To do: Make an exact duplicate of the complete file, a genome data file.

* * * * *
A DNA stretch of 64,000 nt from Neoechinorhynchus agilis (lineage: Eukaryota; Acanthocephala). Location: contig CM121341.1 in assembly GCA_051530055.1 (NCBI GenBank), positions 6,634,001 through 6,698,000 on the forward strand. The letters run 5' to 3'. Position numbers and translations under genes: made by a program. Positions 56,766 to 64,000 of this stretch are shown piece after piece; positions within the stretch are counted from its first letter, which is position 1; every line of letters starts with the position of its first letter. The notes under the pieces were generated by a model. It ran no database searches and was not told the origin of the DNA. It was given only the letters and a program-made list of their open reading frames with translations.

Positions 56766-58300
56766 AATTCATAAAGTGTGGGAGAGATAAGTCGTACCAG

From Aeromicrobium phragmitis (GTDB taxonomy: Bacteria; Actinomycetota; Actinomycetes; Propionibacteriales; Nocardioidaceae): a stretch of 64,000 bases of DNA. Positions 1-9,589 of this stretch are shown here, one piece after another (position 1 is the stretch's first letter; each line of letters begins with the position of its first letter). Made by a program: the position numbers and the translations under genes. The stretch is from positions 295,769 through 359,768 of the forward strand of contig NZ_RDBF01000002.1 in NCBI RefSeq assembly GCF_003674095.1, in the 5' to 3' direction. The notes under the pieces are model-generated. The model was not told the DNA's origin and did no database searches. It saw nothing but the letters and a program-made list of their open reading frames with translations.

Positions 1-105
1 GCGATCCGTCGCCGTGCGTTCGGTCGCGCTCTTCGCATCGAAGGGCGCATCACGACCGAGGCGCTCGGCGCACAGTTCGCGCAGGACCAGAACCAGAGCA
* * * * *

A DNA stretch of 64,000 nt from Neoechinorhynchus agilis (lineage: Eukaryota; Acanthocephala). Location: contig CM121341.1 in assembly GCA_051530055.1 (NCBI GenBank), positions 6,634,001 through 6,698,000 on the forward strand. The letters run 5' to 3'. Position numbers and translations under genes: made by a program. Positions 56,766 to 64,000 of this stretch are shown piece after piece; positions within the stretch are counted from its first letter, which is position 1; every line of letters starts with the position of its first letter. The notes under the pieces were generated by a model. It ran no database searches and was not told the origin of the DNA. It was given only the letters and a program-made list of their open reading frames with translations.

Positions 56766-58300
56766 AATTCATAAAGTGTGGGAGAGATAAGTCGTACCAG

From Aeromicrobium phragmitis (GTDB taxonomy: Bacteria; Actinomycetota; Actinomycetes; Propionibacteriales; Nocardioidaceae): a stretch of 64,000 bases of DNA. Positions 1-9,589 of this stretch are shown here, one piece after another (position 1 is the stretch's first letter; each line of letters begins with the position of its first letter). Made by a program: the position numbers and the translations under genes. The stretch is from positions 295,769 through 359,768 of the forward strand of contig NZ_RDBF01000002.1 in NCBI RefSeq assembly GCF_003674095.1, in the 5' to 3' direction. The notes under the pieces are model-generated. The model was not told the DNA's origin and did no database searches. It saw nothing but the letters and a program-made list of their open reading frames with translations.

Positions 1-105
1 GCGATCCGTCGCCGTGCGTTCGGTCGCGCTCTTCGCATCGAAGGGCGCATCACGACCGAGGCGCTCGGCGCACAGTTCGCGCAGGACCAGAACCAGAGCA